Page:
let properties: [PartialProperty<Foo>] = 
[
   \.bar  => “two”, 
   \.baz  =>  2.0, 
   \.quux =>  nil
]

let foom: Foo? = Foo(properties)

Being able to assemble a set of properties for an object in a type-safe way, then being able to use that set of properties to create a new instance or clone an existing instance, is the key idea here. To me it seemed like a nice evolution from keypaths. Whether that's seen as worthy of inclusion to the language, that's the question.

Having a way to assemble a value from a collection of keypath-value pairs would be interesting, I agree. I think that belongs in the same general bucket of reflection mechanisms as things like StoredPropertyIterable.

2 Likes

@Joe_Groff wrote:

Having a way to assemble a value from a collection of keypath-value pairs would be interesting, I agree. I think that belongs in the same general bucket of reflection mechanisms as things like StoredPropertyIterable .

You're right, that proposal is definitely in the same "reflection" bucket. My playground implementation linked above relies on the reflection features from Swift 4, but having some enhanced capabilities like those mentioned in StoredPropertyIterable would be great.

Another option that (I think?) accomplishes the same goal would be a generated clone function with the current properties as default parameters. Something similar to how you do a copy in Kotlin

e.g. in Swift it could look like this:

struct ClonableType: Clonable {
    var aString: String
    var anInt: Int

    // could/should be generated
    func clone(aString: String = aString, anInt: Int = anInt) -> Self {
        return Self.init(aString: aString, anInt: anInt)
    }
}

let initial = ClonableType(aString: "Indexed", anInt: 0)
let second = initial.clone(anInt: 1)

This feels much more natural to me as it mirrors the init rather than introducing something new, and skips the extra steps necessary for Key Paths.. It also would follow the existing rules for initializers, which means it could also be added to classes without avoiding expected init behavior.

There are of course several issues, the biggest of which is that clone function isn't currently possible in Swift since default parameters have to be defined at compile time, though my guess is this specific case wouldn't violate the likely reasons for that restriction. It's also unclear what should be generated when there are multiple initializers.

5 Likes

In case anyone is interested, the latest draft of my thinking on Memberwise initialization can be found here: Explicit Memberwise Initializers.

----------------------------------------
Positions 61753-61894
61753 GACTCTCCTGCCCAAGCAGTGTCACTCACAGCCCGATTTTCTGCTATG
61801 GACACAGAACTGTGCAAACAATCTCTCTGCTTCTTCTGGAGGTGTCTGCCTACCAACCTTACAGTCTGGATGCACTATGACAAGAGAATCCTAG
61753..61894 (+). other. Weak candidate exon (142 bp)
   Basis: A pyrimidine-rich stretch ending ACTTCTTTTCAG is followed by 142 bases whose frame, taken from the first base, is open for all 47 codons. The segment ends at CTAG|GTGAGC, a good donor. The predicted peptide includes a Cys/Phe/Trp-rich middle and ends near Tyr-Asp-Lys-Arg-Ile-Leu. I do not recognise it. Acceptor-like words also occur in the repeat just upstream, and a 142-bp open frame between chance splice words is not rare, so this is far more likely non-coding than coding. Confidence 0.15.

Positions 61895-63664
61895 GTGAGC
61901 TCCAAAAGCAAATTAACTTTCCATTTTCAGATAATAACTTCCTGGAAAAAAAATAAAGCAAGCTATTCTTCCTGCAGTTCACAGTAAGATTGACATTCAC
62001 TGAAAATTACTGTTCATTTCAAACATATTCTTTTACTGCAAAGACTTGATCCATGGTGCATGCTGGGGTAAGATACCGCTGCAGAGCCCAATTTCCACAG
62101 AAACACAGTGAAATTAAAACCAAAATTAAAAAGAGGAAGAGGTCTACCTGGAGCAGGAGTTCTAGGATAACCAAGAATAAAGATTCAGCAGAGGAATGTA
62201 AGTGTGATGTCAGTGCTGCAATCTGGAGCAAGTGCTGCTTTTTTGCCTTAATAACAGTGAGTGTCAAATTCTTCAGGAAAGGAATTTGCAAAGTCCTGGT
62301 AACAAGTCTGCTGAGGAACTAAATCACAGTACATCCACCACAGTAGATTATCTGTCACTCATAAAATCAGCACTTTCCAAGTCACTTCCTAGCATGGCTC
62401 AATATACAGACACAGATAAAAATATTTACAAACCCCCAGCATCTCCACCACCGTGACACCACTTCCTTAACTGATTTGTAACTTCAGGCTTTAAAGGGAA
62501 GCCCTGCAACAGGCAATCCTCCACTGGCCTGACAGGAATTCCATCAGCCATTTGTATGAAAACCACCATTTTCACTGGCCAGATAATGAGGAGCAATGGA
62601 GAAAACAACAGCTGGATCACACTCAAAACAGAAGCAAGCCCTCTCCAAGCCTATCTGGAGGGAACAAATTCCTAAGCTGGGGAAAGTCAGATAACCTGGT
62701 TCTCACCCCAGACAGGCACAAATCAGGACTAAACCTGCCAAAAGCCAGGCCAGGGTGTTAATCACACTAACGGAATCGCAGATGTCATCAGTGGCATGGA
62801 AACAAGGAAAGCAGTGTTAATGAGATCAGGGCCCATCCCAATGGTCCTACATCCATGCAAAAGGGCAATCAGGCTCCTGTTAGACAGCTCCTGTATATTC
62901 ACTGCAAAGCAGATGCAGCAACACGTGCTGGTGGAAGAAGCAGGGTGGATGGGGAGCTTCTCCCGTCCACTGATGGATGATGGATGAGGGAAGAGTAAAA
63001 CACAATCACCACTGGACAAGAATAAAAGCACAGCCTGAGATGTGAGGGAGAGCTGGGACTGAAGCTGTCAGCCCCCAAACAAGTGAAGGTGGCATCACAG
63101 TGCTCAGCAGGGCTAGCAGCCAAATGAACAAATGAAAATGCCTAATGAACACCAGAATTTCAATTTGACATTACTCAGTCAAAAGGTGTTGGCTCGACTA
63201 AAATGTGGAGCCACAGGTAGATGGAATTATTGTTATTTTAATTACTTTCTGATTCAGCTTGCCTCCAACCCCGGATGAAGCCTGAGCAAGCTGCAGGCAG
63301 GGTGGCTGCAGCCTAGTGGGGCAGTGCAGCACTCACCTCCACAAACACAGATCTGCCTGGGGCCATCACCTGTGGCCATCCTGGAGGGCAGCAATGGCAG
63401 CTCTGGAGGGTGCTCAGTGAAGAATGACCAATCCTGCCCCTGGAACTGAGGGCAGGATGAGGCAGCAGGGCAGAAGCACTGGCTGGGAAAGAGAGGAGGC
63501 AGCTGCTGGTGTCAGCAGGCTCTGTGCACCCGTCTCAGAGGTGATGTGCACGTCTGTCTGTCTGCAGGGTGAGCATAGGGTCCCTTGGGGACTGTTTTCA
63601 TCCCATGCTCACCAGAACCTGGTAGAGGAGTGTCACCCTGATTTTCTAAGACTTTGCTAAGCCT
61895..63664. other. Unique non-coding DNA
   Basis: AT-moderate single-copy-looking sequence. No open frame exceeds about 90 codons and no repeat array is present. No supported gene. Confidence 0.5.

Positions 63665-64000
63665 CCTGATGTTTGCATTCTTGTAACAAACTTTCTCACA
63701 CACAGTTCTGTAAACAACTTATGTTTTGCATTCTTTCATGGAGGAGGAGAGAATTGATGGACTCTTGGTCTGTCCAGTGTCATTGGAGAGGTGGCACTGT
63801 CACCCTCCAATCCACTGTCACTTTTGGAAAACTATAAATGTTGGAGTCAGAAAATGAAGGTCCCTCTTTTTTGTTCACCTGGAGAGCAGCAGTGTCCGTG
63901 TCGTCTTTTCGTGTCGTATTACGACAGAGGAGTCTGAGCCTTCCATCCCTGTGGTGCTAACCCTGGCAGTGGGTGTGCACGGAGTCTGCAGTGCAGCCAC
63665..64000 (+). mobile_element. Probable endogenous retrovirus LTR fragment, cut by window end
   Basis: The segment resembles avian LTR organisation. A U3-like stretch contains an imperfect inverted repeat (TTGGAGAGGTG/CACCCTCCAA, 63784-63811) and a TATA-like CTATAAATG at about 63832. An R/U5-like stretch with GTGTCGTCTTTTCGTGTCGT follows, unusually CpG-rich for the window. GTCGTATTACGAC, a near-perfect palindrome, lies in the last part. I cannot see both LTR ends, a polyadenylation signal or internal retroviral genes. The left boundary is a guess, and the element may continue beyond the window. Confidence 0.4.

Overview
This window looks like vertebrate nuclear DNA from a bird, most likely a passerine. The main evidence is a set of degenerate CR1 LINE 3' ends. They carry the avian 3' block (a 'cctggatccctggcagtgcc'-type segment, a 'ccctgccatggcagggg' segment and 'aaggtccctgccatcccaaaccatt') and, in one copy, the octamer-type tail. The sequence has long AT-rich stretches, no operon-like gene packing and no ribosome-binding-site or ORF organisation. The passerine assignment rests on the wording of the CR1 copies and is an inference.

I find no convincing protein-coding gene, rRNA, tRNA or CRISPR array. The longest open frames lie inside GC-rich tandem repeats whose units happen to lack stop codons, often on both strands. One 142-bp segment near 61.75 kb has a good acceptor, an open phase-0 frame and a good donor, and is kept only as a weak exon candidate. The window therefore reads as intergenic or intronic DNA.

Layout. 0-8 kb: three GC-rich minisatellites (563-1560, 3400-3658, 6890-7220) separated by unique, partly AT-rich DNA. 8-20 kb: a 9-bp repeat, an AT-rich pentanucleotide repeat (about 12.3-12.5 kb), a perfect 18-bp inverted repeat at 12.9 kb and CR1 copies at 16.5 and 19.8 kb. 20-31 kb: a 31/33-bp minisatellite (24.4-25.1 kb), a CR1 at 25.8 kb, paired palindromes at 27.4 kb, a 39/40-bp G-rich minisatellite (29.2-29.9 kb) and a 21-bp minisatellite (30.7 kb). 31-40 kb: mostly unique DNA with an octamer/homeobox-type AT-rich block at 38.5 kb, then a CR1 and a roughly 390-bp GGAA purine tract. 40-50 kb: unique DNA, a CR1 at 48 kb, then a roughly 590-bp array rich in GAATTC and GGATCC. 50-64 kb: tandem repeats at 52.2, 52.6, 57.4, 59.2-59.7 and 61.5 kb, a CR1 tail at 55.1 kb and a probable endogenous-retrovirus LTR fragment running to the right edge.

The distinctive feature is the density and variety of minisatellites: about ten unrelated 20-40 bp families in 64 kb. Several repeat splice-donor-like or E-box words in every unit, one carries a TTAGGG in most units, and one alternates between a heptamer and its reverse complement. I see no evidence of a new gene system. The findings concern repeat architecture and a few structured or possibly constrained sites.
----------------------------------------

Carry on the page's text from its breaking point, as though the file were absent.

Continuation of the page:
Not taking away from the content of your proposal, but the Elm example should fall under "static, typesafe, functional languages", not "Dynamic languages".

2 Likes

Fixed, thanks.

That's a fine approach to cloning.

However, I'm not offering this proposal as an alternative to something like that, nor is this meant as an alternative to the great Explicit Memberwise Initializers proposal of Matthew Johnson.

Rather, the point of Compositional Initialization is to allow an object to be composed before it is initialized from a set of type-safe keypath-value pairs.

In the current form of this proposal, these pairings take the form of Property<Root,Value> objects.

You can look at this proposal as building upon the foundation laid by KeyPath.

See, in Swift 4 we got KeyPath, but we did not get any easy way to use a KeyPath to initialize an object or to make a clone mutated at some property—nor did we get a type like Property allowing the developer to pair a KeyPath with a Value.

Given that it seems natural to pair KeyPaths and Values, once you have a set of these pairs, it seems natural then to make an object from them.

So this proposal offers a simple way to do that.

Here is a working example from the Swift 5 Playground linked in the top post:

struct Customer: PropertyInitializable {    
    var name: String = ""
    var zipcode: Int = 0
    var addressLine1: String = ""
    var addressLine2: String = ""
    var addressLine3: String = ""
    
    /// Necessary because of the fact WritableKeyPath cannot currently be used
    /// to actually initialize a variable. It must have a value first. 
    internal static var _blank: Customer {
        get { return Customer() }
    }
}

let dataFromTestWebResponse = [PartialProperty<Customer>]() 
    + (\.name, "Steve Jobs") 
    + (\.zipcode, 97202) 
    + (\.addressLine1, "Reed College")
    + (\.addressLine2, "3203 SE Woodstock Blvd")
    + (\.addressLine3, "Box #121")

if let customer: Customer = Customer(dataFromTestWebResponse) {
    print(customer)
} else {
    print("Data is missing.")
}

As this example shows, we can create a type-safe array of properties for an object using nothing but tuples. (This relies on a custom infix function + defined on an extension to Array; please see the linked Playground page for the full source.) We can then try to initialize the object from that array.